McGuffee, Karen; O'Brien, Elizabeth; Weathington, Bart
University of Tennessee at Chattanooga
Place of Publication
This study examines the individual responses of bystanders to bullying based on situational and personal variables. Using self-report data collected on 935 university students, these variables were used to determine if there was a relationship between the variables and the decision to intervene in a bullying situation for a friend. The results suggested that race, sexual orientation, and direct forms of bullying (physical and cyber bullying) have a relationship between an individual’s choice to intervene in a bullying situation for a friend. The findings failed to support the hypothesis that personal factors such as gender, socio-economic status, and a history of being a bully and/or victim had an effect in the individual choice to intervene.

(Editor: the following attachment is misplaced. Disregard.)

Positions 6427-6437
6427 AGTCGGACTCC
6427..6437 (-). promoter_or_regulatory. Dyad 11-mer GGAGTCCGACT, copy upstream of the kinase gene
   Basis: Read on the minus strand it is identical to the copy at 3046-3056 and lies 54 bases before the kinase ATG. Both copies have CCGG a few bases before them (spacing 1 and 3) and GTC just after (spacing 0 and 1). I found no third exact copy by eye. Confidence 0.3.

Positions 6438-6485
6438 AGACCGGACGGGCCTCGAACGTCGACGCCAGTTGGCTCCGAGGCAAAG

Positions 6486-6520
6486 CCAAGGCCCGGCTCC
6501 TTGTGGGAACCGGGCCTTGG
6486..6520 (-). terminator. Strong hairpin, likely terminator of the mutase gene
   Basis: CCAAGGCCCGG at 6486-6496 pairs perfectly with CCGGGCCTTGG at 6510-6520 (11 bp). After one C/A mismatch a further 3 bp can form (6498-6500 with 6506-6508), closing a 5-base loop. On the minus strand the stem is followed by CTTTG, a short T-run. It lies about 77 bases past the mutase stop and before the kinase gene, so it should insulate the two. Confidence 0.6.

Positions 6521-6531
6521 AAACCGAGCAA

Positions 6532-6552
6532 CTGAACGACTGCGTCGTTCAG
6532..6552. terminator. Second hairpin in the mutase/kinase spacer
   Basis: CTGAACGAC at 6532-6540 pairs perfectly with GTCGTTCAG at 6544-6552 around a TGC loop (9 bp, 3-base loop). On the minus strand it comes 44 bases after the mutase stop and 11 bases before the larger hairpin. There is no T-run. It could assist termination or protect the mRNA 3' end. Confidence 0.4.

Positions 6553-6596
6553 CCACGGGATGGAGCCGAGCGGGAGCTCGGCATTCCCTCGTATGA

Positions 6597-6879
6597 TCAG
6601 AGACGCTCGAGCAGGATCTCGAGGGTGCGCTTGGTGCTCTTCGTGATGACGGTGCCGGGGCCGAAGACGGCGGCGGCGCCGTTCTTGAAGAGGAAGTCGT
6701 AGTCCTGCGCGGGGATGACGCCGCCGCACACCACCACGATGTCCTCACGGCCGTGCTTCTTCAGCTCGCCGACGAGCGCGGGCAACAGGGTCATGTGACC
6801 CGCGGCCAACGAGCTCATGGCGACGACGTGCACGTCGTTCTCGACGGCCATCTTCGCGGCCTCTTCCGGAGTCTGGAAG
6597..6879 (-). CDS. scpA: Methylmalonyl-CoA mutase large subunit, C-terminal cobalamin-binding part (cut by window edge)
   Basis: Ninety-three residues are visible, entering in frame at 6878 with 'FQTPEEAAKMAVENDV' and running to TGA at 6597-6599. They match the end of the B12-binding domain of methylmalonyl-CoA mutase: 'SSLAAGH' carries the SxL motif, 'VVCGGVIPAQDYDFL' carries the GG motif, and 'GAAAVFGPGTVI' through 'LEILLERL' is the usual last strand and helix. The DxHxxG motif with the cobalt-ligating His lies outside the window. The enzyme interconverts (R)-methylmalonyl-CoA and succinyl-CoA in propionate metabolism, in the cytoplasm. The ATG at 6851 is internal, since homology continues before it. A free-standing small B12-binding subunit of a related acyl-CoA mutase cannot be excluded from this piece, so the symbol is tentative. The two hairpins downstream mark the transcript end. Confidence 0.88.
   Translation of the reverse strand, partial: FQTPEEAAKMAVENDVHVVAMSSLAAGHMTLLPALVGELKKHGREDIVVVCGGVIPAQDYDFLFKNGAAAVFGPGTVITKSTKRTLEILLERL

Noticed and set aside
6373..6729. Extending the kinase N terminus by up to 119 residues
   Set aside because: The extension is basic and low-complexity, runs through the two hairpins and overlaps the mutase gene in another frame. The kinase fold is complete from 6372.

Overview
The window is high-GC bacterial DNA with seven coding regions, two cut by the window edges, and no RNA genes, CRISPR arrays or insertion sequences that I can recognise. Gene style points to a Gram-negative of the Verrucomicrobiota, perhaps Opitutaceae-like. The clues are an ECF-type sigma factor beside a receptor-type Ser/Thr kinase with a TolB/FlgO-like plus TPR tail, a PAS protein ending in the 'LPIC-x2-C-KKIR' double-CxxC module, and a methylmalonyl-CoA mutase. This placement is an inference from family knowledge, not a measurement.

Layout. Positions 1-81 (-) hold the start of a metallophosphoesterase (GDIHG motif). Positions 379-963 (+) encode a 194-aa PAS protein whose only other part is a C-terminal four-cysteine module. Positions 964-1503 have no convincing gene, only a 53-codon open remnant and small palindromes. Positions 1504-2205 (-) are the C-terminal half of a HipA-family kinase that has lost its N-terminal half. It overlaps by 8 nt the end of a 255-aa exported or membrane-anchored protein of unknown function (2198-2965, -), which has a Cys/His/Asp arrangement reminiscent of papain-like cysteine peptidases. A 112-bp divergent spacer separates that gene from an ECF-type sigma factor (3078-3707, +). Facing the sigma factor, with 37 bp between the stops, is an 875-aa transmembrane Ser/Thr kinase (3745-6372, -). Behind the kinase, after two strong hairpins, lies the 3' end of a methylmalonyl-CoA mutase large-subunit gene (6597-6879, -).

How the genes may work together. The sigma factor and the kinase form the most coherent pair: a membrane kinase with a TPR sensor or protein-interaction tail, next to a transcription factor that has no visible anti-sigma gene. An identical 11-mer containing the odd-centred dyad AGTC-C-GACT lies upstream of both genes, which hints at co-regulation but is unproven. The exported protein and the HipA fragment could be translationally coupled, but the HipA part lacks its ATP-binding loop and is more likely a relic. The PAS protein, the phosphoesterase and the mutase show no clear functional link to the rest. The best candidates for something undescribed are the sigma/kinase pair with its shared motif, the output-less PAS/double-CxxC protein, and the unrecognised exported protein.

B. S.; An honors thesis submitted to the faculty of the University of Tennessee at Chattanooga in partial fulfillment of the requirements of the degree of Bachelor of Science.
Bullying in schools -- United States; Cyberbullying -- United States
Higher Education | Legal Studies
Larsen, Katherine Marie, "Bystanders and bullying: a reflective examination of college students' experiences" (2014). Honors Theses.